The 35,000sqm project designed by UN Studio between 2001-2006, includes also a restaurants, stores, offices and an auditorium.
The design is based on the geometry of a clover, with the spaces connected between two helical ascending ramps, around a central atrium.
According to Ben van Berkel, joint founder and director of UNStudio “The Mercedes‑Benz Museum sets up an interface for a series of radical spatial principles in order to create a completely new typology”.
And by this, he refers to how visitors experience the museum: They do not begin their visit to the exhibition at a conventional entrance at the base of the building. They are transported by lift to the top floor. Here they have the choice of two tours, during which they descend through the building. The paths of each tour meet on each floor, enabling visitors to switch between tours – the Collections tour and Legend tour – should they wish to do so.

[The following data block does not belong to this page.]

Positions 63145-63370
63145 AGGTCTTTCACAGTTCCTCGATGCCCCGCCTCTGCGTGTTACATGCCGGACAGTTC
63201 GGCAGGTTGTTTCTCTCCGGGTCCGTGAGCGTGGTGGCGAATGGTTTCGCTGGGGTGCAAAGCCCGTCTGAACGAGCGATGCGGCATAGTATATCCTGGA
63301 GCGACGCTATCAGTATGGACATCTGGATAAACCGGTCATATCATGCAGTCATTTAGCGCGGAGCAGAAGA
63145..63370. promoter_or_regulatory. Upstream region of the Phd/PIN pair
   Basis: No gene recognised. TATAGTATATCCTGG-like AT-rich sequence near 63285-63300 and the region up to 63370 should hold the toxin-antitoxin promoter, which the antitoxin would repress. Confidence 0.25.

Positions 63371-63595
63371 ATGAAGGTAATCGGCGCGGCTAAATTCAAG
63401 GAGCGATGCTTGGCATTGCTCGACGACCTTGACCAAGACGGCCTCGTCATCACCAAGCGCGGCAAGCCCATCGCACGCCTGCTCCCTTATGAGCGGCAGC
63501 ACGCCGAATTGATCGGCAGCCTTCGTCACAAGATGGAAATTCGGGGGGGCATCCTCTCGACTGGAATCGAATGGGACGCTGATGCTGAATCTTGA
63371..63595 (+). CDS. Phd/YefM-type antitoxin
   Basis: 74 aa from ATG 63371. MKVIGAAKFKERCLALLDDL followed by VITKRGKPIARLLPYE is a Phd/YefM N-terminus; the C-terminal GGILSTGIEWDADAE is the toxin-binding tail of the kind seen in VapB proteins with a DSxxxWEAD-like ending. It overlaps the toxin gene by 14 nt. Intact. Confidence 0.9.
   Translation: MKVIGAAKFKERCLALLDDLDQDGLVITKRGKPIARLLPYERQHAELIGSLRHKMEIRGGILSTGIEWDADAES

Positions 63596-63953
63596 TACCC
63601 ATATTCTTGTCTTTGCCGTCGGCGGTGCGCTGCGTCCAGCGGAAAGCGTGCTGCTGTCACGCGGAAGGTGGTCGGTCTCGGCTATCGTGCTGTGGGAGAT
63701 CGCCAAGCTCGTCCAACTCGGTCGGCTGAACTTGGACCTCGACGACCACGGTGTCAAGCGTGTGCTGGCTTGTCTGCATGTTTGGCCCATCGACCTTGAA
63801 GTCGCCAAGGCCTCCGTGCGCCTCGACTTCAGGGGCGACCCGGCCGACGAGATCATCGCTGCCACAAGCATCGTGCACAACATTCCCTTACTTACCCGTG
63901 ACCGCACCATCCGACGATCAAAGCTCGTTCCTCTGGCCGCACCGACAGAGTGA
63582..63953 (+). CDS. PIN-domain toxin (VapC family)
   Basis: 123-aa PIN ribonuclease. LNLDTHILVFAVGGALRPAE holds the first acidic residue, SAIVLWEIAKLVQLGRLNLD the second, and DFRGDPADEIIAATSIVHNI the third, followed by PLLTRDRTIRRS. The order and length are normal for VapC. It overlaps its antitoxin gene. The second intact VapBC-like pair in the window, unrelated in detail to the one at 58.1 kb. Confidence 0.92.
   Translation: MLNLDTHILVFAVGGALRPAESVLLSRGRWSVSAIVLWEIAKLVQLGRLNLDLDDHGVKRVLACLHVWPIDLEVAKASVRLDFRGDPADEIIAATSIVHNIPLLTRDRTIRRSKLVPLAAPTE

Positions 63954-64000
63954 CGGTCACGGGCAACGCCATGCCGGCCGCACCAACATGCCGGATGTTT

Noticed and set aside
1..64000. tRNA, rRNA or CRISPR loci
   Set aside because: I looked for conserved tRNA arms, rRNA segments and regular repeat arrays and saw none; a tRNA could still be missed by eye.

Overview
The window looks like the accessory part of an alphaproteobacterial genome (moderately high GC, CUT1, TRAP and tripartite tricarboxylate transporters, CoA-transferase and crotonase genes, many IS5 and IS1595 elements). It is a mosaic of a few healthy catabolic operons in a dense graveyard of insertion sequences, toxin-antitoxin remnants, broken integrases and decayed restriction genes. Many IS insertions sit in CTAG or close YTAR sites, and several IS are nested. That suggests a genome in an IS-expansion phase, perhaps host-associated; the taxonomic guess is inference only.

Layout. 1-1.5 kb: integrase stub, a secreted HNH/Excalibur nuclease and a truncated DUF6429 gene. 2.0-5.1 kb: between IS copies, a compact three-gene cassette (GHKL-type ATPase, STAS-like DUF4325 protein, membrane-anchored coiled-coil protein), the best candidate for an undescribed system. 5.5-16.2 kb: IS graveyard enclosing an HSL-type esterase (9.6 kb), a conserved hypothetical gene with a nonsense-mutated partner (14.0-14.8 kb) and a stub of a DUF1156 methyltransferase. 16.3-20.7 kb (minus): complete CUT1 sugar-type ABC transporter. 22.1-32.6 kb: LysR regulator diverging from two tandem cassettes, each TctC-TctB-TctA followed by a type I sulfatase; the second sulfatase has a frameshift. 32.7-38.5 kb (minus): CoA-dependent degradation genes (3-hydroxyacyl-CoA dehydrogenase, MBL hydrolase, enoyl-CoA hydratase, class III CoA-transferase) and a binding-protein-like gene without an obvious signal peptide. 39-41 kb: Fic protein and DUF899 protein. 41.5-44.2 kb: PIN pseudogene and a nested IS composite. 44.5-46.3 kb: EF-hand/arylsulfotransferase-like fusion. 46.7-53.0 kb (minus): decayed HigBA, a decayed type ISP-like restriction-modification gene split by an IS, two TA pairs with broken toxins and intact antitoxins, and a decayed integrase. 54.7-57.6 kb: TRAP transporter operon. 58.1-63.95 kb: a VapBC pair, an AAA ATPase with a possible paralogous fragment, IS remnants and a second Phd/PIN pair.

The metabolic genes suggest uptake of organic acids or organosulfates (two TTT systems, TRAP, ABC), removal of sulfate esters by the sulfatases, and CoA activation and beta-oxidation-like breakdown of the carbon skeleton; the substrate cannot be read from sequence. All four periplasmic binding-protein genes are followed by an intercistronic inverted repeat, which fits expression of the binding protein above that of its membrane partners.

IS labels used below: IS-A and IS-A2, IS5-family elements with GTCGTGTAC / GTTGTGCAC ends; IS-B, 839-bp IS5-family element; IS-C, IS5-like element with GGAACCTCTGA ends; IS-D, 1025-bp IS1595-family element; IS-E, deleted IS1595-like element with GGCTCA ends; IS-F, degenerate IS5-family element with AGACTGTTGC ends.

After this project was completed, several tried to imitate it and these kind of circulations became a cliché among architects (and students).
You can see more details of the lift system at NotCot.
More photos by Michael Schnell after the break:
Architecture photographer Michael Schnell shared with us his interior photos of the Porsche Museum in Stuttgart, Germany, designed by Austrian architects Delugan Meissl. The project was completed in 2008, after being awarded with the 1st prize in a 2-stage competition back in 2005.
The exhibition space we see on these photos in contained by a monolothic volume supported by a steel structure, which spans 5,600sqm to a dramatic effect as you can see on the above photo.
More photos after the break: